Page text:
Of course you know the famous Sistine Ceiling panel in which big, beefy, bearded God ever-so-lightly and carefully touches the tip of one finger to the outstretched finger of an awestruck Adam.  I used to think that this was a very good illustration of Michelangelo’s idea of the power of the deity:  All it takes is just one little divine dab to animate a human being.  And it is that, sure. But I see now that it is more.  It represents also an amazing understanding that there could not possibly be any more contact than that.  What would a hearty handshake from God do to a man, or a clap on the back, or a slap of a heavenly locker-room towel?  Anything more than the merest feathery brush, anything almost undetectably beyond an actual touch at all, anything more than not-quite-a kiss, would fry a guy instantly, would turn him into a black wire wisp of smoke that may never have been there in the first place.  This is the case also with my hovering glass manhole cover of a B29:  Anything more than zzzirrr, zzzirrr, zzzirr, zzzirrr, zzzirrr, and I’d be a never-was.

I am glad to report that, though I am barechested through this process, I am permitted to wear pants, shoes and socks.  Glad to report this because I know that conventional and x-ray pictures are taken too, from above, and the thought of what I’d look like, so stretched out in bony supplication, is too much for me.  A stick-figure version of Leonardo’s Vitruvian Man, is what I’d look like, a praying mantiss splayed on a slide, more a topographical map than a satellite photo.

And as for the cost: So what if I am left with the locomotive power of a stain on the floor?  Small price to pay (and temporary, too, I am assured) for being invited to be part of such an enterprise.

I thought, back in the months I was billeted in Chemo County, that the doings there were amazingly fine-tuned.  I see now how coarse it all was.  Holy crap: Tubes an ant could comfortably crawl through, visible drops of liquid, potions set loose on their own recognizance to wander my systems at will, in completely undirected and unsupervised search of villainous cells, crude mercenaries on a shoot-at-will mission taking down the innocent as well as the guilty.  A bleedin’ Atari video game, is what is was, Pac Man with a one-button joystick.  Laughable!   Laughable!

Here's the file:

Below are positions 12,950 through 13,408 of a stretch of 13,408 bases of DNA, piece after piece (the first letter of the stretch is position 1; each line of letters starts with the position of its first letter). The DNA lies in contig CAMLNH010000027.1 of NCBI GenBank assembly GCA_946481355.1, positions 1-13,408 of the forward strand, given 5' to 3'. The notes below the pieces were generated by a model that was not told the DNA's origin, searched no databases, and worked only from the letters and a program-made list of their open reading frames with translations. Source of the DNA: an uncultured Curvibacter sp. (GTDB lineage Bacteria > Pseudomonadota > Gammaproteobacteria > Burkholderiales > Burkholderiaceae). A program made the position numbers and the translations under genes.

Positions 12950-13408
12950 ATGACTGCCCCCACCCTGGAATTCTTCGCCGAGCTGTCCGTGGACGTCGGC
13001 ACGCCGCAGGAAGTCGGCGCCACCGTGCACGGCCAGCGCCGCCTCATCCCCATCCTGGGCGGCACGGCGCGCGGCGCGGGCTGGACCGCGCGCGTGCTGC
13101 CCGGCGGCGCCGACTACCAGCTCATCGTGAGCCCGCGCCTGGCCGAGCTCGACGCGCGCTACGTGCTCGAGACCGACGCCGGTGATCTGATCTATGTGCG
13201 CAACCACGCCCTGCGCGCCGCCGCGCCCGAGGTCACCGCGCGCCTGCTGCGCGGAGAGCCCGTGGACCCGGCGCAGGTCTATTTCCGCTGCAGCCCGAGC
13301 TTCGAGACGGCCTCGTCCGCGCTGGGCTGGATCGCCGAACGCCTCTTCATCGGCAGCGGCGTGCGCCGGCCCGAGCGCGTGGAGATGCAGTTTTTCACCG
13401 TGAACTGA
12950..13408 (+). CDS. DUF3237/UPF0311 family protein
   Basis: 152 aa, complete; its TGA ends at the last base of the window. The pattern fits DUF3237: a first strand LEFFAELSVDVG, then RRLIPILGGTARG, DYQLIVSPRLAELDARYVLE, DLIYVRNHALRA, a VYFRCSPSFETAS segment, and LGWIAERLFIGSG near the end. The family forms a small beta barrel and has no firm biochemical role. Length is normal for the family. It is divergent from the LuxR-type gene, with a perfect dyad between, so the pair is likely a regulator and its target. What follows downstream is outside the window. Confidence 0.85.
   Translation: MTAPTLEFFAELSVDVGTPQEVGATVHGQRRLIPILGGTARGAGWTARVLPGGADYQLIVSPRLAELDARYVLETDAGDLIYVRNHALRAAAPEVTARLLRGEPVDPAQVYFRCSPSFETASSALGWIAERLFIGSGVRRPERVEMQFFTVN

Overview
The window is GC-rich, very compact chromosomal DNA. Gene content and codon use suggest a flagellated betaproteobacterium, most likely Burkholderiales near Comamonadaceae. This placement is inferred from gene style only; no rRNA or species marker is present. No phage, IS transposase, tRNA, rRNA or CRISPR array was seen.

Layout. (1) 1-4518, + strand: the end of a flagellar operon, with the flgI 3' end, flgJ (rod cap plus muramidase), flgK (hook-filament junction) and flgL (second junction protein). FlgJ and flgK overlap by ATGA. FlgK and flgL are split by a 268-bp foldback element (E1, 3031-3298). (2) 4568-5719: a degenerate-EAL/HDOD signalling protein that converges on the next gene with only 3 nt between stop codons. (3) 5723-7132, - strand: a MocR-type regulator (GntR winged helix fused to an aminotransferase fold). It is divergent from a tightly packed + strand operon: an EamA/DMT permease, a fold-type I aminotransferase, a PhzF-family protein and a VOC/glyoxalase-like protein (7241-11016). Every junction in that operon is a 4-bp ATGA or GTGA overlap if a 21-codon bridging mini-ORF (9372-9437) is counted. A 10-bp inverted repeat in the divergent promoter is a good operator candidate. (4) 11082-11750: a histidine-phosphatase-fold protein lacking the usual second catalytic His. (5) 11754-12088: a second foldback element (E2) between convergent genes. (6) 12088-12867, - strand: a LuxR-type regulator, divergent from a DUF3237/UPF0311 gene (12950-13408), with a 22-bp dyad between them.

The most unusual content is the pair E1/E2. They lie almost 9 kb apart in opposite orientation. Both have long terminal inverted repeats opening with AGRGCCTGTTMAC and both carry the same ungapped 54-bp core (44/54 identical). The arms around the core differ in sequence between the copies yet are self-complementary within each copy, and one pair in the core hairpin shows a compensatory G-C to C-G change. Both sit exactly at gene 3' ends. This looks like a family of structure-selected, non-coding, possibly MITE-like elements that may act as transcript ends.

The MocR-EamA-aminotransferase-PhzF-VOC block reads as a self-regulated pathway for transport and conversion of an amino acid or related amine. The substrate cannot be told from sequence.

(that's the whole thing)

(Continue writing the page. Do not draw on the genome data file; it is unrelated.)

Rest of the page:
Here, in Geiger Gulch, among the roentgens, rads and rems, I understand at last what fine tuning really is.  I am permanently marked about my person with black targeting smudges, on which green lasers are trained before Bocks Car is deployed, so that the screwing-down of its payload to a microns-wide point is always exact and always exactly the same, rendering the villainy inside me (however tiny in reality it may actually be) big as a barndoor by comparison, and a turkey-shoot therefore.  Those fat, stupid, misshapen olives of malignancy, such a great challenge to the Chemo Pac Men Marauders, are child’s-play for the Atomic Avengers released by Bocks Car.

Or so we all hope.

Tomrrow: Cancerland Notions of Hope

Published in: on October 5, 2010 at 5:14 pm  Leave a Comment